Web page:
IS IT IMPORTANT TO TEACH LITHUANIAN CHILDREN SWIMMING? ANALYSIS OF DROWNING AND SCHOOLCHILDREN’S KNOWLEDGE OF SAFE CONDUCT AT THE WATER

Ilona Judita Zuozienė, Gintarė Akelytė, Aurelijus Kazys Zuoza

Abstract


Background. Research  aim was to investigate statistical data of children and youth’s (19 years old and under)
deaths  from  drowning  in  the  period  from  2000  to  2012,  as  well  as  to  establish  the  I–IVth  form  students’  self-
assessment of swimming skills and knowledge of safe swimming and safe conduct at the water.
Methods. Statistical data analysis and questionnaire survey methods were used in the research. The content
of the questionnaire consisted of questions about the subjective self-assessment of personal swimming skills and
knowledge of safe swimming and safe conduct at the water. Research sample included I–IVth form students, n = 949
(459 girls and 490 boys). The research results were analysed using statistical methods and SPSS 15.0 for Windows.
Results. Statistical data analysis showed the facts that during the period of 2000 to 2012, deaths of 487 children
and youths (19 years old and under) were caused by accidental drowning, which on average accounts for 37.5 deaths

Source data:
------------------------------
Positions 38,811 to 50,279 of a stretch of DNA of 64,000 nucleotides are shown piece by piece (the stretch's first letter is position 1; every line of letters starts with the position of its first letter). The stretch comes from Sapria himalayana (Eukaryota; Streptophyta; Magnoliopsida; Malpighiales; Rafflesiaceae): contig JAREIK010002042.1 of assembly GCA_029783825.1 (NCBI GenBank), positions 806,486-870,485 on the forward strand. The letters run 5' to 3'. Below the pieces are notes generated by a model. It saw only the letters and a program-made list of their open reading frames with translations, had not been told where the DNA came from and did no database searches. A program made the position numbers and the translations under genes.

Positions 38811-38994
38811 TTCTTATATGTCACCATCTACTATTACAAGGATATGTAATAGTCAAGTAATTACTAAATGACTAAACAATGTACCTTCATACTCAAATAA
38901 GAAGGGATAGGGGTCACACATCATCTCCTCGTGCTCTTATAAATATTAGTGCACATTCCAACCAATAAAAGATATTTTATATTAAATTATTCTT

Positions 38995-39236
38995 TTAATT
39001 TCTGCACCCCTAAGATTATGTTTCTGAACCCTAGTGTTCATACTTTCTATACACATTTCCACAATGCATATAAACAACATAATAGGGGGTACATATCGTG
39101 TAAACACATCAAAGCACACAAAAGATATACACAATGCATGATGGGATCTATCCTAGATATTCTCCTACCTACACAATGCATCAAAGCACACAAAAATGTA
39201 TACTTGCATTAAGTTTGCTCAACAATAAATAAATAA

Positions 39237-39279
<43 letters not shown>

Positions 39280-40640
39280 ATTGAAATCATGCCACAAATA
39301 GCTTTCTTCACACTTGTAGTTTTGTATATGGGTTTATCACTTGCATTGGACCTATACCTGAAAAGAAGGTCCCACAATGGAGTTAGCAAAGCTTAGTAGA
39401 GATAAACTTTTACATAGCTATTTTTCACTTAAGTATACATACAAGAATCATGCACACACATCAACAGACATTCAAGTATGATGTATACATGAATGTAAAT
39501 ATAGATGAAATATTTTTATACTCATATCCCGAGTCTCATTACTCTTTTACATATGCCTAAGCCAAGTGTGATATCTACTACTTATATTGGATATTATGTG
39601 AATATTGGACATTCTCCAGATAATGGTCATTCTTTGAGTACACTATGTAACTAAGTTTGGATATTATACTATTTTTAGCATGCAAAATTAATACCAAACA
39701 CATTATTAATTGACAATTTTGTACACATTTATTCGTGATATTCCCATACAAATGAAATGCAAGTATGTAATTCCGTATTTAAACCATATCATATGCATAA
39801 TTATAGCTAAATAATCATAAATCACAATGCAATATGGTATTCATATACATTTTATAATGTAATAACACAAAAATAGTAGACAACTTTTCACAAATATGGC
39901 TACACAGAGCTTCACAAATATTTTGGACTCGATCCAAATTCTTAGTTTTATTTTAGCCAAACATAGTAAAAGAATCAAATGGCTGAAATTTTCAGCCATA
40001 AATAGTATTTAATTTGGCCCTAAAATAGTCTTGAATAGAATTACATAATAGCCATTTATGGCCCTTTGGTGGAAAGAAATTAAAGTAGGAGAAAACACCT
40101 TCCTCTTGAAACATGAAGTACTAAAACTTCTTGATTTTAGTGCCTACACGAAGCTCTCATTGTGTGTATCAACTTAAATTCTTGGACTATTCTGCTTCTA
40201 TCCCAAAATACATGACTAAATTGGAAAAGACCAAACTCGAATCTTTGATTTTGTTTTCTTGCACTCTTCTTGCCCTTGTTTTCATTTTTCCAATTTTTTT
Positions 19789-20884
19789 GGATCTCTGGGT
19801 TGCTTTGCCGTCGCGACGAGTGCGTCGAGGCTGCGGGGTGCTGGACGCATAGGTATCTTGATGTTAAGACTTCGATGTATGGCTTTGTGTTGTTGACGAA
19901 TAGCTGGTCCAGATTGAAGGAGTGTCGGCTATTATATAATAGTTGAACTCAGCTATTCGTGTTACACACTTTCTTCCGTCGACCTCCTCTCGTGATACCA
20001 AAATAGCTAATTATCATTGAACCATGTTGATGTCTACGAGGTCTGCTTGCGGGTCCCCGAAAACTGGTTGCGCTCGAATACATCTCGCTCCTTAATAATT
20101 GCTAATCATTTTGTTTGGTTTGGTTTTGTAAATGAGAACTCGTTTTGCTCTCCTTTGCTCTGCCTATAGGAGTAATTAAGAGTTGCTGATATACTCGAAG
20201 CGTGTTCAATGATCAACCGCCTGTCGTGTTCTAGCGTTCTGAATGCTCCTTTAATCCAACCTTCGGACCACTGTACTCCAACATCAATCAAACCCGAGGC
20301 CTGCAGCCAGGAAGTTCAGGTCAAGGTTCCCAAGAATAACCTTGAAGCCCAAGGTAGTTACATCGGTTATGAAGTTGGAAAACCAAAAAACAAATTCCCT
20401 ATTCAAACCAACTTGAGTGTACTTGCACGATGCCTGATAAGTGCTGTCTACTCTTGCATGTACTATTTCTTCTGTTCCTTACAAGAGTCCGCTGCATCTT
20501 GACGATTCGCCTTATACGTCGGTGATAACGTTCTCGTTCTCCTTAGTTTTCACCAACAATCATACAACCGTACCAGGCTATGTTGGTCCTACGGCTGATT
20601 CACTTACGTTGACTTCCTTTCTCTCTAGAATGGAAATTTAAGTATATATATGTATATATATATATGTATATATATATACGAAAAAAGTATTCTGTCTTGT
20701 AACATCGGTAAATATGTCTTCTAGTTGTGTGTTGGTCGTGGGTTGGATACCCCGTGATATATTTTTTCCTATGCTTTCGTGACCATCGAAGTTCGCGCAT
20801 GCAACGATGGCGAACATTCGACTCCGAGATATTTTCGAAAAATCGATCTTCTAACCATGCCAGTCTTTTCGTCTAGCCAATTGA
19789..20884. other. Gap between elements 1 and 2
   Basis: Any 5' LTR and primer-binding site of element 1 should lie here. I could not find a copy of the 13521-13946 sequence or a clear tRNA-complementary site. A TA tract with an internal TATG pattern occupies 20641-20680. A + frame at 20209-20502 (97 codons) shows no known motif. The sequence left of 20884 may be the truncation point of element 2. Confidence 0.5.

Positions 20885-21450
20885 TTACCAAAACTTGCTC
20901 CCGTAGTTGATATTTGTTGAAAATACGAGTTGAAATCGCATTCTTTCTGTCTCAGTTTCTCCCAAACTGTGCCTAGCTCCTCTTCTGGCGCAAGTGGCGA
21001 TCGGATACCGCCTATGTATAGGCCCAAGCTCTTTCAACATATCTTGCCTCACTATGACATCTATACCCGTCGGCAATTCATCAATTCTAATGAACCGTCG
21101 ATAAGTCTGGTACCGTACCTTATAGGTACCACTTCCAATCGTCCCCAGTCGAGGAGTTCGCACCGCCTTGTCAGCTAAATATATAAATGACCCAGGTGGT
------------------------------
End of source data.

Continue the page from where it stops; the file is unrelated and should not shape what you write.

yearly; 80.3% of all drowned persons were males.
The  data  of  the  questionnaire  survey  showed  that  67.2%  of  students  reported  that  they  could  swim.  Boys
evaluated their swimming skills better than girls (x 2  = 12.486; p < .05), although in most cases they were able to swim
only short distances. The knowledge of children of the same age about safe conduct at the water was not statistically
different in the aspect of gender (p < .05) and it was correct enough. However, even 22.7% of students (23.1% of the
girls and 22.2% of the boys) would dare to swim alone if they had an inflatable wheel, mattress or other tool (p > .05).
Conclusions. Among the research participants, 30.4% of the girls and 20.4% of the boys could not swim (χ 2  =
12.486; p < .05). Most of the students were aware of the rules of safe conduct at the water, but some of them had
rather  poor  knowledge  about  this.  In  case  of  emergency  in  the  water  students  would  respond  differently  to  the
situation: 84.2% of the students themselves would not jump to rescue drowning people, but they would turn to adults
for help or cast life-saving tools. However, part of the boys (16.6%) were more likely than girls (6.9%) to jump
to rescue friends (p < .05) at the risk of their own life. Children’s responses show that even in primary grades it is
important to familiarise children with ways and means to rescue drowning people.

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DOI: https://doi.org/10.33607/bjshs.v2i93.121

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